There was a rather large tectonic shift in the Higurashi universe this week, one that seems to have diehard fans of the franchise pretty apoplectic. Turns out (you may notice a change on the title line) this wasn’t a remake after all, but a sequel. This fact the studio managed to keep a secret until this week, when they spilled the beans with this episode, along with the name change and a heavily spoilerific PV.
Not being a true expert here (I’ve only seen the various anime, which cover only a fraction of the game series) I’m relying on second-hand info, but “Gou” seems to be pulling from “Onidamashi”, which was part of a series of fan-submitted works later compiled into a novel volume. But there also elements from “Umineko”, which is the follow-up to Higurashi in the When They Cry series, and actually got an anime (indifferently received) series after the original Higurashi one aired. In some form or another this appears to be new material for anime, and I’m not sure whether original creator Ryuukishi07 is even involved in this version.
One way or another, most devotees don’t seem to be happy, but I’m not enough of a fan to be a stickler for faithfulness – full steam ahead with original material, I say. I was OK with the idea of an “Onikakushi” remake but didn’t really see the need – I’d rather get something new, even if it’s not canon. And for the record I think the execution in this version has been quite good so far. I especially thought the scene where Rika did her odori at the Watanagashi festival was beautifully choreographed and animated – the best-looking scene of this version so far for sure.
We start things off with week with the introduction of Hanyuu, played unmistakably once again by the great Horie Yui. Her early appearance was the first sign things were seriously changing course (I did note that the development in the premiere was quite a bit faster than I remembered). It makes sense that Passione is spending less time establishing a sense of normalcy and developing the mystery and more on big reveals, when that element isn’t really the focus of this story.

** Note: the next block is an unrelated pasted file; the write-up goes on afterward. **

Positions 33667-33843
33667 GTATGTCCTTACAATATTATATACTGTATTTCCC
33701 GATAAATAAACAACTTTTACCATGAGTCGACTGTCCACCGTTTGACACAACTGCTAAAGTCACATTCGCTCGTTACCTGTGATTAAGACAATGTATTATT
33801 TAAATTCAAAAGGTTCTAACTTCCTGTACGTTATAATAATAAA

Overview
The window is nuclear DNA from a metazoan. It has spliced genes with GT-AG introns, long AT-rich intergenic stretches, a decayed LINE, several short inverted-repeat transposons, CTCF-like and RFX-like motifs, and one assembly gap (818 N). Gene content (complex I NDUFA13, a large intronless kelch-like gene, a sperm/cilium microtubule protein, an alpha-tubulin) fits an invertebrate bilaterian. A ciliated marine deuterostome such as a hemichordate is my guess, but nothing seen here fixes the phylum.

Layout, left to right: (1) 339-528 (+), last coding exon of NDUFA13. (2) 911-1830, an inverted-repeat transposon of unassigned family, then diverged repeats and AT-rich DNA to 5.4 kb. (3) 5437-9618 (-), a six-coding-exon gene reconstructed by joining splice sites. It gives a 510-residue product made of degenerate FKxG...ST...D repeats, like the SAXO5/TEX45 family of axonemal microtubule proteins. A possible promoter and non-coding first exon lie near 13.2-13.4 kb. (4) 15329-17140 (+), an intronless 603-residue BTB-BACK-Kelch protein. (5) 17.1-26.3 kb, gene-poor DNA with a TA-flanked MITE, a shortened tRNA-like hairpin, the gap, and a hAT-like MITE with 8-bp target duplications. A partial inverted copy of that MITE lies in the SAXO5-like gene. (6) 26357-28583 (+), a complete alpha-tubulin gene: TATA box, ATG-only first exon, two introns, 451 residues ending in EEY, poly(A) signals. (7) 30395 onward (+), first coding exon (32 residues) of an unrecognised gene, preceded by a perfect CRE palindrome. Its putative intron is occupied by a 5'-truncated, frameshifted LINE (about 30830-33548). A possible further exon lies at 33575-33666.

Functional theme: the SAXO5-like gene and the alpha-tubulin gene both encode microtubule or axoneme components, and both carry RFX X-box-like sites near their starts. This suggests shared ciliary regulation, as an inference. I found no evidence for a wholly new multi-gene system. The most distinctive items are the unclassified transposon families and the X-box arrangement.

The rest of the episode is really just the familiar Higurashi atmospherics, but they’re done really well. I’ll say once again – this may be new material, but I’m glad Kawaguchi Keiichirou and team haven’t updated things much in terms of tone and style. The cast is the same and they sound the same, hamming it up big-time and clearly enjoying themselves. The quick-cuts, the horror movie shadows and reflections, the fragments of flashbacks (or flash-forwards) – it’s as comfortable as an old blanket and brings forward a lot of nostalgia. I like nostalgia in its proper place, and this place is definitely proper.
We also learned that this update has 24 episodes to work with (not a split cour as far as I know), so whoever is mainly in charge of the writing (Hayashi Naoki is listed as Series Composition) has plenty of time to spin a good yarn here. This is one of those cases where I’m glad to have no attachments to the source material – I can enjoy this series for what it is, an entertaining pulp horror that frequently crosses the line into parody. Higurashi has by no means always worked as anime, but I would say the early signs with this version are quite promising.